The Saguache Ranger District manages 515,750 acres of the Rio Grande National Forest stretching from the rugged Sangre de Cristo Mountains on the east to the San Juan Mountains and the Continental Divide on the west. The “lower” edges of the district start at about 8000 feet in elevation while the highest peaks in the Sangre de Cristo Wilderness scratch the clouds at over 14,000 feet.
The Sangre de Cristo Mountains form the valley’s rugged eastern rim. This incredible landscape is protected in the Sangre de Cristo Wilderness Area. The section which lies within the Saguache Ranger District includes four “14ers”—mountains more than 14,000 feet high.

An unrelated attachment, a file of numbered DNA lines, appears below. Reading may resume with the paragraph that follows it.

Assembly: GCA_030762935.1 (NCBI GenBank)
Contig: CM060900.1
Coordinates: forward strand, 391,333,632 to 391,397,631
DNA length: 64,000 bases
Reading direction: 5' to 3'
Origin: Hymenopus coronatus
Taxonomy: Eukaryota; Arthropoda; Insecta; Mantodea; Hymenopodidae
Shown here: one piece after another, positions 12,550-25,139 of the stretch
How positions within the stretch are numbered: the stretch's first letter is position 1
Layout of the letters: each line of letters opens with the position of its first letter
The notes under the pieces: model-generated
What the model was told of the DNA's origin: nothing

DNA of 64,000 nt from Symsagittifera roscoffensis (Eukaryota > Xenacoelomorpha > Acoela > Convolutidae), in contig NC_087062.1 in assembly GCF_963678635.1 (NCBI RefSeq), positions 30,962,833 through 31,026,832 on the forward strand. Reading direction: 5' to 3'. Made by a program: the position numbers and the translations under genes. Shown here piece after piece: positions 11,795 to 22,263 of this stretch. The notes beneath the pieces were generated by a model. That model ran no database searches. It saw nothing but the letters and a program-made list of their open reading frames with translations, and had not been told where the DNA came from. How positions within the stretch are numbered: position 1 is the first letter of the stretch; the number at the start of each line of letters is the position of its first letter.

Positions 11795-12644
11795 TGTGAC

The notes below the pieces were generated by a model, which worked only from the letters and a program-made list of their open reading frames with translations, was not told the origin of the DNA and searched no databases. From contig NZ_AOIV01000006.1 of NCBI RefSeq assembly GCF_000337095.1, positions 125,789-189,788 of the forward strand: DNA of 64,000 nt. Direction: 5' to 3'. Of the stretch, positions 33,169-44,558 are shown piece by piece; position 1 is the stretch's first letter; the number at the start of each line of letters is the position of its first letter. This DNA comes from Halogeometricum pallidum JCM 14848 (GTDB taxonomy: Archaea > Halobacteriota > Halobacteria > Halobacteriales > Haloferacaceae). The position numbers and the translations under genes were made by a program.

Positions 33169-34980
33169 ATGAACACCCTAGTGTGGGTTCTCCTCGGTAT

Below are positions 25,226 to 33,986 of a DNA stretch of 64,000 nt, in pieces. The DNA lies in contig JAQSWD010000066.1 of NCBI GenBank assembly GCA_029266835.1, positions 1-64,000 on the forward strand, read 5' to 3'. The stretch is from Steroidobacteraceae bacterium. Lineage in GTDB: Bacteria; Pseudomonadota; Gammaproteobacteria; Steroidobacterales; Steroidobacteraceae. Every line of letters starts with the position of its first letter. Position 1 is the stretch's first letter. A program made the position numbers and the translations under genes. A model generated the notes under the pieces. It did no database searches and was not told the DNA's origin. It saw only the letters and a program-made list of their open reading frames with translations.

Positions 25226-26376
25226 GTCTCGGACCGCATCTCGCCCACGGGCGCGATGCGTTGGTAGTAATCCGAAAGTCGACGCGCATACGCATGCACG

Across the valley to the west, the San Juan Mountains rise gently from the valley floor. More than 50 miles of the Continental Divide form the district’s western boundary. The district also manages a portion of the La Garita Wilderness, the least visited wilderness area in Colorado. The southern part of the district is a geologists delight where you can still see rocks formed by ash flows that were spewed out more than 28 million years ago by the largest known volcanic eruption, now known as the La Garita Caldera.